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dc.contributor.authorBREMNER, SAen_US
dc.contributor.authorAnderson, HRen_US
dc.contributor.authorAtkinson, RWen_US
dc.contributor.authorMcMichael, AJen_US
dc.contributor.authorStrachan, DPen_US
dc.contributor.authorBland, JMen_US
dc.contributor.authorBower, JSen_US
dc.date.accessioned2013-01-10T15:29:56Z
dc.date.issued1999en_US
dc.identifier.urihttp://qmro.qmul.ac.uk/xmlui/handle/123456789/3105
dc.description.abstractAbstract Objectives—A previous study of the short term effects of air pollution in London from April 1987 to March 1992 found associations between all cause mortality and black smoke and ozone, but no clear evidence of specificity for cardiorespiratory deaths. London data from 1992 to 1994 were analysed to examine the consistency of results over time and to include particles with a mean aerodynamic diameter of 10 μm (PM10) and carbon monoxide. Methods—Poisson regression was used of daily mortality counts grouped by age and diagnosis, adjusting for trend, seasonality, calendar effects, deaths from influenza, meteorology, and serial correlation. The pollutants examined were particles (PM10 and black smoke), nitrogen dioxide, ozone, sulphur dioxide, and carbon monoxide with single and cumulative lags up to 3 days. Results—No significant associations were found between any pollutant and all cause mortality, but, with the exception of ozone, all estimates were positive. Each pollutant apart from ozone was significantly associated with respiratory mortality; PM10 showed the largest effect (4% increase in deaths of all ages for a 10th–90th percentile increment). The pollutants significantly associated with cardiovascular deaths were nitrogen dioxide, ozone, and black smoke but there was no evidence of an association with PM10. In two pollutant models of respiratory deaths, the effect of black smoke, which in London indicates fine particles of diesel origin, was independent of that of PM10, but not vice versa. Conclusion—These results from a new data set confirm a previous report that there are associations between various air pollutants and daily mortality in London. This new study found greater specificity for associations with respiratory and cardiovascular deaths, and this increases the plausibility of a causal explanation. However, the effects of ozone found in the earlier study were not replicated. The fraction of PM10 which comprises black smoke accounted for much of the effect of PM10.en_US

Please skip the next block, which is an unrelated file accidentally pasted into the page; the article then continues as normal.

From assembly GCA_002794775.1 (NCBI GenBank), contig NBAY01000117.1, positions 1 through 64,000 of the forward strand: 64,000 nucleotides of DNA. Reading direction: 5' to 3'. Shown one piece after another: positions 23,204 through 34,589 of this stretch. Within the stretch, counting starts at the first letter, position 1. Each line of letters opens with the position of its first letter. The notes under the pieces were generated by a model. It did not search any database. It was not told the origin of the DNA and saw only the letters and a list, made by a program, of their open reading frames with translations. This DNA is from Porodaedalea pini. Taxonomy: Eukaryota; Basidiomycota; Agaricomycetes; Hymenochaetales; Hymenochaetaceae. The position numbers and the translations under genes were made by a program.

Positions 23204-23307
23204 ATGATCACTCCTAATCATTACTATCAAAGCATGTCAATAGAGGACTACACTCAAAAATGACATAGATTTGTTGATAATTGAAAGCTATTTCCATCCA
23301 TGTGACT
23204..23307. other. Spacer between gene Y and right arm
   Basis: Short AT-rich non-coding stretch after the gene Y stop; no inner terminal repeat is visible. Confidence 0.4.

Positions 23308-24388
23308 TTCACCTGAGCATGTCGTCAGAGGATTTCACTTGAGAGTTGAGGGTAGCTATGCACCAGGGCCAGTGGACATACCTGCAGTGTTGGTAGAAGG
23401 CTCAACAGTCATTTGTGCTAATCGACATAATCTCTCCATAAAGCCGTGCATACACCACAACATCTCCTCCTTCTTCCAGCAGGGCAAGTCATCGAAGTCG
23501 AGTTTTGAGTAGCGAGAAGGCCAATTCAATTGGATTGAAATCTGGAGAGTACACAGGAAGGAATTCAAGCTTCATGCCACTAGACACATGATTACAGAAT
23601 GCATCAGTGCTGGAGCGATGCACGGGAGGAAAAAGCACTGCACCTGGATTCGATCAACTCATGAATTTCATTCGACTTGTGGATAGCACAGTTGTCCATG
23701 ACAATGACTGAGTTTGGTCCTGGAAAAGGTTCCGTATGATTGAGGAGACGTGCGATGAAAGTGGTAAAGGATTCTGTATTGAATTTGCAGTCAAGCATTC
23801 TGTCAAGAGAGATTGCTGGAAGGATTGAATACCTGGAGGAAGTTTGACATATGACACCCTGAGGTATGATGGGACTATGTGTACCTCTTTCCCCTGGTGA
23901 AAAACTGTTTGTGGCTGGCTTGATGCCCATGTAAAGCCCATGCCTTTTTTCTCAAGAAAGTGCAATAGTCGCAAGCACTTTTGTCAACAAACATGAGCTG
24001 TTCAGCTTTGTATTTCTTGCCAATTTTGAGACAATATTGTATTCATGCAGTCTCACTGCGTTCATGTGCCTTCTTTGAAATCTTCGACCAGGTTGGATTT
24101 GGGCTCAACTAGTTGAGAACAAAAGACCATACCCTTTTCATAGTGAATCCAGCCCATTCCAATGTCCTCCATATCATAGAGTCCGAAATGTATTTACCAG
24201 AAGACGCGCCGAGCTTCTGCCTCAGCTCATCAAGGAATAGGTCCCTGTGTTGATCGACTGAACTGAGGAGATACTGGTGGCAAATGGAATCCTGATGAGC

dc.format.extent237 - 244en_US
dc.relation.ispartofOccupational and Environmental Medicineen_US
dc.subjectmortalityen_US
dc.subjectair pollutionen_US
dc.subjecttime seriesen_US
dc.titleShort-term associations between outdoor air pollution and mortality in London 1992-4en_US
dc.typeArticle
dc.rights.holderCopyright © 1999 by the BMJ Publishing Group Ltd. All rights reserved.
pubs.notesNot knownen_US
pubs.volume56en_US


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